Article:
anita hill: the vocabulary of art, the vocabulary of legality

i left class early last week to hear anita hill speak at a fundraiser for the ywca. she was quite impressive. she said a bunch of powerful things, but what was most striking was her reference to the breakdown of complaints filed to the eoc last year: 17 percent of the sexual misconduct allegations were filed by heterosexual men. this interested me, in part, because it contradicts the basic assumption that victims of sexual misconduct are exclusively female and the perpetrators are always male.

it’s also interesting to be exposed to legal vocabulary that surrounds sexual misconduct and the wide spectrum of terms – and the many degrees of subtlety – that such vocabulary includes: sexual misconduct versus sexual harassment versus sexual abuse versus sexual assault. the legalistic vocabulary that we use greatly impacts how we conceive of such actions: the choice of “victim versus survivor” or “perpetrator versus participant” are moral claims, as much as they are legalistic ones.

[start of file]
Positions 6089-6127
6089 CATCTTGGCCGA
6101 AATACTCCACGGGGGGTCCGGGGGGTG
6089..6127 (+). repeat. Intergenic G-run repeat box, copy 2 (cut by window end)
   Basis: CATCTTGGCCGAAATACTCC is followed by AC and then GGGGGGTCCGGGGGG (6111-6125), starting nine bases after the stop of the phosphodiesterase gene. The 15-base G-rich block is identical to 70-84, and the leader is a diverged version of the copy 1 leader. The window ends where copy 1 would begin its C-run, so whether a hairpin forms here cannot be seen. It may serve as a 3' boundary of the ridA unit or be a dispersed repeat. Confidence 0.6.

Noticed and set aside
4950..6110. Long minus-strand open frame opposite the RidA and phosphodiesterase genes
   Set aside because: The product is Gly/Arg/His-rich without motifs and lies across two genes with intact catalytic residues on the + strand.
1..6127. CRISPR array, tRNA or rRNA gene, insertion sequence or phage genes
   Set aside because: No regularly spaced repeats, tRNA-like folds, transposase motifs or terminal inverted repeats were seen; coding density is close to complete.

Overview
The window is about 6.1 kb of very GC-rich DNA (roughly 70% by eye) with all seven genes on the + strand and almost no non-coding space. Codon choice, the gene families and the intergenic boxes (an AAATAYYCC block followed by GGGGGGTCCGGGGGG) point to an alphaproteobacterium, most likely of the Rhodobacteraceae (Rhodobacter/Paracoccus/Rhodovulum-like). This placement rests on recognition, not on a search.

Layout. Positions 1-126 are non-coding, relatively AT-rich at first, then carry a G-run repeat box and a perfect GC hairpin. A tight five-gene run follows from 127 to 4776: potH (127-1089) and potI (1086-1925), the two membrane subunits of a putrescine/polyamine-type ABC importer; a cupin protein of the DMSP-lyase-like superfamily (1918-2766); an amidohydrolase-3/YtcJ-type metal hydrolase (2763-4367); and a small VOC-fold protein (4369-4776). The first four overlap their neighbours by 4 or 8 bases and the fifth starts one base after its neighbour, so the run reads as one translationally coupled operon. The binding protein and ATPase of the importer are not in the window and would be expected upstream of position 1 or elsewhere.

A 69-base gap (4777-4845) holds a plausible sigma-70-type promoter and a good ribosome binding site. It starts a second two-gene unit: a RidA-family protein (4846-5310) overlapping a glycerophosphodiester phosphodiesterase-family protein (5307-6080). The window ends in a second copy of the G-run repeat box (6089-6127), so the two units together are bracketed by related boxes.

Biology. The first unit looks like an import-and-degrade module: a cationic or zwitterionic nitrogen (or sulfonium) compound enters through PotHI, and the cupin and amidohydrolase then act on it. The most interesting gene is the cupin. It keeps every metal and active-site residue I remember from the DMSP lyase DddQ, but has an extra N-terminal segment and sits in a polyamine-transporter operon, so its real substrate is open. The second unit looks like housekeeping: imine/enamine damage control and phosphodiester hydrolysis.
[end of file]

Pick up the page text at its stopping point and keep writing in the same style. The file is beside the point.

as an artist who delves into the murky terrain of sexual abuse, i’ve often considered the realm of the moral to be creatively stifling. yet, i want to be responsible and i want to be real. to approach my characters and my poems with humanity, it has seemed important for me to ignore the moral and legalistic vocabulary that hill employed. as an artist, i ignore such language, but as a citizen, i can champion it.

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